Review: After Blue

Written and directed by Bertrand Mandico, a chimeric future on After Blue, a planet from another galaxy, a virgin planet where only women can survive in the midst of harmless flora and fauna. The story is of a punitive expedition. Starring: Elina Löwensohn, Paula Luna, Vimala Pons and Agata Buzek.

If you could mash together almost every genre you could think of, you’d probably end up with something like After Blue. Whether or not that’s a positive thing is massively up for debate as this is undoubtedly a highly obscure and unusual watch. It starts out diving headfirst into fantasy and sci-fi, then gradually brings through touches of westerns and supernatural cinema. One key element though is how keenly it emulates erotic cinema of the 1960s and 1970s. It moves like a physical representation of lesbian sexual frustration but at the same time leans towards an exploitative feel, much like the erotic films of the mid 21st century.

Wherein lies one of its problems because at a certain point the fairly aggressive use of nudity and sexuality becomes unnecessary and repetitive. Especially when it’s a film primarily made by men, it doesn’t hold a genuine sexual tension, becoming more forced as time goes on and taking over too much of the story. That then brings up its next big issue, which is the lack of plot, it does have one but the speed with which it progresses is extremely slow. It visually moves through different territories but the entirety of its story feels too similar in tone. There is the mother, daughter vein that runs throughout but considering how much it moves to the forefront in the latter scenes, it hasn’t built their relationship up nearly enough to balance that out.

You can definitely see that Bertrand Mandico threw everything he had at After Blue but it doesn’t create enough of an interesting experience to justify that. The Kate Bush bit gets very tired well before it’s near its ending, the tongue in cheek culture references are much the same. It unquestionably has a great deal of colour and creative design but it’s a tricky thing to sustain for a two hour feature and it can’t achieve that because in its final stages it quickly starts to feel fatigued. You can see the sincere effort that went into creating this oddity of a world but there just isn’t enough backing that up to make it work and to hold your attention consistently.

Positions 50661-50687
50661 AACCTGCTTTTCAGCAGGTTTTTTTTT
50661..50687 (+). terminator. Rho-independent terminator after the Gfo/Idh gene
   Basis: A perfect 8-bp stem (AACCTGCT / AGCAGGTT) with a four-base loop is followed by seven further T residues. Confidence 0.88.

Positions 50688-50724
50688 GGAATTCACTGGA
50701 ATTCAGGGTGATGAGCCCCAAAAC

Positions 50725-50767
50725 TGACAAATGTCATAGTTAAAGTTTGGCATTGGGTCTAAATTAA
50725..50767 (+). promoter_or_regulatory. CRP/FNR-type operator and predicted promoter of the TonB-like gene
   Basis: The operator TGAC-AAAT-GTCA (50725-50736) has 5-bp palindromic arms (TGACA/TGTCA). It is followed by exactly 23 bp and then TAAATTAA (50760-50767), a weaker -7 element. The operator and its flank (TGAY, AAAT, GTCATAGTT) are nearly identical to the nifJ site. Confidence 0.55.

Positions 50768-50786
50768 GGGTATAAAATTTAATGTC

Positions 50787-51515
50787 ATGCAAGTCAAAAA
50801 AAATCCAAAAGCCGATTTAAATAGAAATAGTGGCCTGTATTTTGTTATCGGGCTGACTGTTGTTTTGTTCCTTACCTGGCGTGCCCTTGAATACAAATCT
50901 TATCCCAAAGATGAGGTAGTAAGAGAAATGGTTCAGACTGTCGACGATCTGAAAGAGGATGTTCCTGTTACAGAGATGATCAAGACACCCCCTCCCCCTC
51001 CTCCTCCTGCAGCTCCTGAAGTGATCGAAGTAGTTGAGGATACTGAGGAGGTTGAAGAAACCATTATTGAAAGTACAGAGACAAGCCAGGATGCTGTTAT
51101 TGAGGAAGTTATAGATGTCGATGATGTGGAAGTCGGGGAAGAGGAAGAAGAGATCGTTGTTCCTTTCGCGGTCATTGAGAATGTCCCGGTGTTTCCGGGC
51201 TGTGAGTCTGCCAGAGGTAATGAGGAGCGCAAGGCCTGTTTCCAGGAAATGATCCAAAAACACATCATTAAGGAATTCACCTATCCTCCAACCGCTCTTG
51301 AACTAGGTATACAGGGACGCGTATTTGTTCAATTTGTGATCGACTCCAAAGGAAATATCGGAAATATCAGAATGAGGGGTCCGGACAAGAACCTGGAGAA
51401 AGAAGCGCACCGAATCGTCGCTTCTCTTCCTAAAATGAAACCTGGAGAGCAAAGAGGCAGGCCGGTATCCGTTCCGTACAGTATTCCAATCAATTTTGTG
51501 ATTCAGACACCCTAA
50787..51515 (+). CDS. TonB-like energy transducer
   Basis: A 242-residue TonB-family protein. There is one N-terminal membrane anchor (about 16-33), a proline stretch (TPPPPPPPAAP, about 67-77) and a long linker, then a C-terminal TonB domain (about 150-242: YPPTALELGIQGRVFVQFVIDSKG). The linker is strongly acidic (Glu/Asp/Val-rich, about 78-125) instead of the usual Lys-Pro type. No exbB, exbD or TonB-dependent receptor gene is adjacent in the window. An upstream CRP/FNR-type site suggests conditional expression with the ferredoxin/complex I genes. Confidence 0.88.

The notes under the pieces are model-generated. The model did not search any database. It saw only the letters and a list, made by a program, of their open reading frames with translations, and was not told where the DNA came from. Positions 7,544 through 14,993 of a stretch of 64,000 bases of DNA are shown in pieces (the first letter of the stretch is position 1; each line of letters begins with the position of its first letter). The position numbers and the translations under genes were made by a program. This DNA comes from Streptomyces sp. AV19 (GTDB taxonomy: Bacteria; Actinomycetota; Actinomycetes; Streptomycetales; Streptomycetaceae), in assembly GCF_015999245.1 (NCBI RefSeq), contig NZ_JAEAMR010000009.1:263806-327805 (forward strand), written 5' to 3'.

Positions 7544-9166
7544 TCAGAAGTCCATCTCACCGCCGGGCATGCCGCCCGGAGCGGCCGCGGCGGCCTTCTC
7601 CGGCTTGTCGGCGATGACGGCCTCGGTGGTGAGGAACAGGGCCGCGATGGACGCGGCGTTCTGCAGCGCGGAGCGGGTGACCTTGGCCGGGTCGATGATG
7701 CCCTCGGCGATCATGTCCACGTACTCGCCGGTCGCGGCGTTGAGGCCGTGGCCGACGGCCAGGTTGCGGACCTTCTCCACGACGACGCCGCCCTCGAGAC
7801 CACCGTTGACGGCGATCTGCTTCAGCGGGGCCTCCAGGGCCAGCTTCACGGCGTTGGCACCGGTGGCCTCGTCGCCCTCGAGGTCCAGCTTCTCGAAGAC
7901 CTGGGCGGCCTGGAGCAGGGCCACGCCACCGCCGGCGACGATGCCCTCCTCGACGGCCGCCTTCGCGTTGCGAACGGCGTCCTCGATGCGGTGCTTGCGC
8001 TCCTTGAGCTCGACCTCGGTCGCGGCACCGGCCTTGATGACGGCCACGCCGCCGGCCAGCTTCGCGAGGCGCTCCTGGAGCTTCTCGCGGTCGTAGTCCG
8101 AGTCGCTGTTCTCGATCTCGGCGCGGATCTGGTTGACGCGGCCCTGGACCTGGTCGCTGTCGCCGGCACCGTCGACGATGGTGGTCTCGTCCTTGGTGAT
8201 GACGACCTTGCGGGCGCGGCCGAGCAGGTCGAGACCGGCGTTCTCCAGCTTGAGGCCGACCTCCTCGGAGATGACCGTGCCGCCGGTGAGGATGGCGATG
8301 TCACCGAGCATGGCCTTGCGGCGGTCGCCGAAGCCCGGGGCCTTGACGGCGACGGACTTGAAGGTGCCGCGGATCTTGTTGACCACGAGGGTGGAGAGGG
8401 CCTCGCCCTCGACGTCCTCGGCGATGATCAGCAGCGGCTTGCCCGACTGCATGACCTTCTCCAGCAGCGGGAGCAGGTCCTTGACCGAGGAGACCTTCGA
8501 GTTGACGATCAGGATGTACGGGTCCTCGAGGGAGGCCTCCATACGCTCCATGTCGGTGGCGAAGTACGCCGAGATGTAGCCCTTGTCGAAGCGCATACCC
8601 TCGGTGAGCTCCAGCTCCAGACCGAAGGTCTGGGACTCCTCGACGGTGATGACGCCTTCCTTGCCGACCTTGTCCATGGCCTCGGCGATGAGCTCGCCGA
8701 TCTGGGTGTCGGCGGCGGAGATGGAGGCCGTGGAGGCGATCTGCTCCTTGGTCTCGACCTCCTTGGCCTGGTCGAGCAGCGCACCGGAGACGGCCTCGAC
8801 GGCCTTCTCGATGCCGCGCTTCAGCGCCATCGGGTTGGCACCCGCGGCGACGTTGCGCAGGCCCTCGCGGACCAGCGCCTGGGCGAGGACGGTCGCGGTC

After Blue is extremely strange and throws a lot at you with its colourfully odd aesthetic but its story is too weak to keep you invested for two hours. The use of sexuality bleeds into the exploitative, and the unending nudity feels unnecessary, attempting to distract from the fact there’s very little movement to its story. There’s nothing to truly invest in with these characters, having little personality, and every element simply slowly blends into one.

Verdict: ✯✯ | 4/10

In UK cinemas from 7 October – click here for more info

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